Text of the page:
Pastor Steve took a second look at Philippians 4:4-9 today as he continued his exploration of anxiety, starting with the observation that if you want to get rid of it, focus on someone else. We live in a society filled with anxiety and pressures to do things a certain way—even though 300 years from now people will look back at us and say, “That was stupid.”
Fear is not only irrational, he said, it demands your attention. When we start worrying all the time we have a fear-filled worldview where everything will be filtered through anxiety. We are so conditioned to view everything through our anxiety that we’re conditioned to think the worst will come true, so we dare not get our hopes up. This runs exactly opposite the advice in verse 6: “Do not be anxious about anything, but in everything by prayer and supplication with thanksgiving let your requests be made known to God.”
Steve pointed out there are three ways to kill anxiety, starting with prayer. There’s something wrong if we think “all we can do” is pray because prayer is the lifeblood of our life with God. He instructs us to pray because it is an antidote to worry and anxiety. We shouldn’t reduce prayer to talking to God about our feelings. Prayer is worship towards God and giving thanks to Him. Prayer is trust God and opening our mouth to Him is a sign of that trust. Worry is a sign we don’t trust Him.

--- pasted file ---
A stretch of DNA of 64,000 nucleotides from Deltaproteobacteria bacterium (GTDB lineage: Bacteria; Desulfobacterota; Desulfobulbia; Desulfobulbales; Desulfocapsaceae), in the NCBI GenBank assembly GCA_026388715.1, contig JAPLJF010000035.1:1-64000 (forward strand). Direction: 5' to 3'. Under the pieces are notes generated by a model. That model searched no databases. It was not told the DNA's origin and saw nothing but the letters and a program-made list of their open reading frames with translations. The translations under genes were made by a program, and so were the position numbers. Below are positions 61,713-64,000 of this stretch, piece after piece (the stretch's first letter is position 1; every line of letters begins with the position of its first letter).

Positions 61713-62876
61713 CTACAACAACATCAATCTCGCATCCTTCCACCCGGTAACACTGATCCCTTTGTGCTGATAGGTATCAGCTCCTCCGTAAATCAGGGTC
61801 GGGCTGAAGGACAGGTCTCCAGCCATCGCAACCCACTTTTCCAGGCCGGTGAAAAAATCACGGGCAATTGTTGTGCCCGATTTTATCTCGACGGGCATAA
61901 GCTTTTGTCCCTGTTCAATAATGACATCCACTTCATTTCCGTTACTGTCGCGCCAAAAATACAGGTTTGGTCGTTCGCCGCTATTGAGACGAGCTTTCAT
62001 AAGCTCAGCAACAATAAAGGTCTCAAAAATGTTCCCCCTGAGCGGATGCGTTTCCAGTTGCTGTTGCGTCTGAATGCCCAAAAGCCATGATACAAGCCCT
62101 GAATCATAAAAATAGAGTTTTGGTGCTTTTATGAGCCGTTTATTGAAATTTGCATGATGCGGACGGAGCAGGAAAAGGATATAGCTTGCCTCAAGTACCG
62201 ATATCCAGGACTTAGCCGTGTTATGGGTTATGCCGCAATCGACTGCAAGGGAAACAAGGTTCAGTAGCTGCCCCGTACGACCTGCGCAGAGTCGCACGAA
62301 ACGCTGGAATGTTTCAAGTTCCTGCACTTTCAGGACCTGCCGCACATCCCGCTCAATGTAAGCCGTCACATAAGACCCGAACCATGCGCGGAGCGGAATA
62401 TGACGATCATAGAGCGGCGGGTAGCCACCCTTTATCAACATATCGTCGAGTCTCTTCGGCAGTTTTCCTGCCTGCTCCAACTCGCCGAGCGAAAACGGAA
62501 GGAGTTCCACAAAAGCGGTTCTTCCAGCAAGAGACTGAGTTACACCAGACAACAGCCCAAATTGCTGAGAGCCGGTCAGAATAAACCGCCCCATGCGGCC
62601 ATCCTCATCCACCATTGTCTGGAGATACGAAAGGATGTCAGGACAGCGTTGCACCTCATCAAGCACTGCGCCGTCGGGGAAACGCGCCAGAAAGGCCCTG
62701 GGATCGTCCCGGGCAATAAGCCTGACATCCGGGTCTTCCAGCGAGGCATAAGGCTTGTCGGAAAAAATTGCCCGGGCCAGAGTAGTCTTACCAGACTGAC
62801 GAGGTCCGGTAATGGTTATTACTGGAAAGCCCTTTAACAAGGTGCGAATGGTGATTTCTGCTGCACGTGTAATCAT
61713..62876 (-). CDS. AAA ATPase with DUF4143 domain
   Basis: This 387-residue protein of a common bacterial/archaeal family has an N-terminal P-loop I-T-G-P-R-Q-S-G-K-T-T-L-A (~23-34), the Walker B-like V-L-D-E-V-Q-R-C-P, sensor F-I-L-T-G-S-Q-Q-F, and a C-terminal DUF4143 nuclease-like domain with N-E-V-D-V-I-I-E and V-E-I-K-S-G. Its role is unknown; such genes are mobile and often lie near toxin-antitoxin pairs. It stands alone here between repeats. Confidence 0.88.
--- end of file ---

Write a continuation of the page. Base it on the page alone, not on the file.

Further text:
Second is to dwell on the positive; as verse 8 says, “whatever is true, whatever is honorable, whatever is just, whatever is pure, whatever is lovely . . . if there is anything worthy of praise, think about these things.” The only way to get rid of red is to introduce green or yellow, Steve said. Namely, we have to replace anxiety with godly thoughts. This helps whenever we worry what about other people think of us or how they have hurt us.
Finally, we need to practice what we have seen portrayed for us in the scriptures as demonstrated by Paul and other saints. Anxiety can become like a pet polar bear that tells us to sit and do nothing while we pet it. Overcoming anxiety demands action and getting up and doing something. For some, it may be becoming part of the ministry of helps. For others, getting a job. We must not be hearers of the Word only, but doers. Action will have a suffocating effect on fear. When we do something for God, the God of peace will be with us, Steve said: “This is a formula for fighting fear for the rest of your life.”